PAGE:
In one study, researchers found a strong link between gluten sensitivity and neurological complications—especially those in which the cause was unknown. (25) Research has even shown that, for some people with gluten sensitivity, the primary symptom they experience is a neurological dysfunction. (26) The data suggests that nearly 60 percent of people with neurological dysfunction of unknown origin test positive for anti-gliadin antibodies. (27)
Challenge Yourself: Do You Feel Better on a Gluten-Free Diet?
If you’re currently experiencing any of the symptoms of gluten intolerance I shared in this article and can’t seem to find relief, or if you have received a diagnosis of any of the above linked diseases or disorders and you and your doctor have not found a probable cause or resolution, gluten could very well be a trigger for you.
Because of the limitations of current testing for CD and the lack of diagnostic options for NCGS, the most reliable test for gluten intolerance is a “gluten challenge.”
This involves removing gluten from your diet completely for a period of at least 30 days—60 days is best—then adding it back in after that time has elapsed. If your symptoms and/or diagnosis improve during the elimination period and return when gluten is reintroduced, let your healthcare provider know. You have NCGS or atypical CD.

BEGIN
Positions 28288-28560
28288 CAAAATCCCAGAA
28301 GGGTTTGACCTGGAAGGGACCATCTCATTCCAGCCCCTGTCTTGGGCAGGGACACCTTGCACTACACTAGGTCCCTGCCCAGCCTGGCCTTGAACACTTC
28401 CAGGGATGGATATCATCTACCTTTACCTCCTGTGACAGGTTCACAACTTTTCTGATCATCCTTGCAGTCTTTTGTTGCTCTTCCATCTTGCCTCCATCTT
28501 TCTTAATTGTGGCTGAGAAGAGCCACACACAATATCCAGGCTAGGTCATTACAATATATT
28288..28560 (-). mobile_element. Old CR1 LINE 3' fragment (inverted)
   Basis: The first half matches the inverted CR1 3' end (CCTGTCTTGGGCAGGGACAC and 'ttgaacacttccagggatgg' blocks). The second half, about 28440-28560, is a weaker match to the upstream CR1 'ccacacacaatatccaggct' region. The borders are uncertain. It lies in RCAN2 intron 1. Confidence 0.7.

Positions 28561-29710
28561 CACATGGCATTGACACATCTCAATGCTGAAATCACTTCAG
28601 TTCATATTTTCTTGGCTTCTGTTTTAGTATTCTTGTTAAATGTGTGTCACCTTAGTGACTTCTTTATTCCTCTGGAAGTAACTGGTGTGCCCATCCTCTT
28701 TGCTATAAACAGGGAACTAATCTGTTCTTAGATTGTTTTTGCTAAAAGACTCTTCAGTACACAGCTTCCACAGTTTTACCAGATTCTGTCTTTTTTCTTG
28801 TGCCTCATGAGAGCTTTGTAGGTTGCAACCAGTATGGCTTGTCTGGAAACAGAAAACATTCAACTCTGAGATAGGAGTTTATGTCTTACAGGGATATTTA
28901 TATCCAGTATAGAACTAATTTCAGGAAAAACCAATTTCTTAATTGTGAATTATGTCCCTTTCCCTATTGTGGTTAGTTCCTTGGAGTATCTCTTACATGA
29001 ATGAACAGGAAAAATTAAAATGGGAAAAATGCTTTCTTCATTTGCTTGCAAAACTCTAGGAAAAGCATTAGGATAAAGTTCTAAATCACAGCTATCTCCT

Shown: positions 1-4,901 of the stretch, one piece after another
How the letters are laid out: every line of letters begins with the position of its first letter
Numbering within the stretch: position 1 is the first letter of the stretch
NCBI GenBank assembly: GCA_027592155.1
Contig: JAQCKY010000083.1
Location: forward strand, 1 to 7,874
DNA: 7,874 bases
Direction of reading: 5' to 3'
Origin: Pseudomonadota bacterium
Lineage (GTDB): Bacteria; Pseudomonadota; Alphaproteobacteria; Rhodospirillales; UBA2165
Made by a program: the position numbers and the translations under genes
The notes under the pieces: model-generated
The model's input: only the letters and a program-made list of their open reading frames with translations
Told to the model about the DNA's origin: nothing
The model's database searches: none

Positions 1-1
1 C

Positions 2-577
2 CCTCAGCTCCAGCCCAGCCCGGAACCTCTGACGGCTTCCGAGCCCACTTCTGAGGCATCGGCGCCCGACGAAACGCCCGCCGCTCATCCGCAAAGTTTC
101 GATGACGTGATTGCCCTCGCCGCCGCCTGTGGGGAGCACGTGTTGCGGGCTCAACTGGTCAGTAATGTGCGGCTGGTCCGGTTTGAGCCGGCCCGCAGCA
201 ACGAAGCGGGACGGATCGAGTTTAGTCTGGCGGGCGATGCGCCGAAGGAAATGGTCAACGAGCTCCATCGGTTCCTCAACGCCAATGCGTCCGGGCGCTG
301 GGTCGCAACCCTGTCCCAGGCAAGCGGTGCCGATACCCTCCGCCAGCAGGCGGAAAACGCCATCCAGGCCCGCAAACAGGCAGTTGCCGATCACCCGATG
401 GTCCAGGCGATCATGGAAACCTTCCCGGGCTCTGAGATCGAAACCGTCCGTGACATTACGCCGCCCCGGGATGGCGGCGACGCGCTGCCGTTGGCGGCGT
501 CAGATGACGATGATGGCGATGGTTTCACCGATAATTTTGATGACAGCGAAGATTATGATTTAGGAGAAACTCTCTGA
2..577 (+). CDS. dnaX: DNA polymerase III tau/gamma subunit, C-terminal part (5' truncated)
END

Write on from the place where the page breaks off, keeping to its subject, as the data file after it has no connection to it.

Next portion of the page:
Though I consider this to be the gold-standard test for gluten intolerance, Cyrex Laboratories does offer a comprehensive blood panel that screens for all of the wheat and gluten proteins and transglutaminase enzymes discussed earlier. It can be a helpful diagnostic tool, but it shouldn’t replace a gluten challenge. (Note: It must be ordered by your physician or another healthcare provider.)
How Will You Deal with Your Symptoms of Gluten Intolerance?
If you experience improvement on a gluten-free diet and plan to continue eating this way, you can feel confident that there is no risk in terms of nutrient deficiencies to removing gluten from your diet. (28) If anything, my experience has shown me that people who eat gluten-free are more likely to increase their intake of essential nutrients, especially if they replace breads and other flour products with whole foods.
Have you experienced any of these symptoms? Are you planning a gluten challenge to determine once and for all if gluten is the culprit? Let me know below in the comments!

My comments: My anaemia, post wheat meal fatigue and brain fog, irritable bowel, and mouth ulcers all went away when I stopped wheat. And they recurred after four days of eating wheat after a long period of abstinence.  We discuss how you can meal plan and bake without wheat on this blog site and in our book.

Food 4 your mood: Crustless Quiche

Woah! Savour the goodness of Crustless Quiche! *Recipe Time*
by Ema Jones

We have made your dinner plans sorted with the easy recipes of Crustless Quiche. Binge on this low carb yumminess with the super easy recipe.
Get set go!
YIELDS:6 SERVINGS
TOTAL TIME: 40 MINS
Ingredients Required
1 tbsp. butter
8 oz. cremini mushrooms, thinly sliced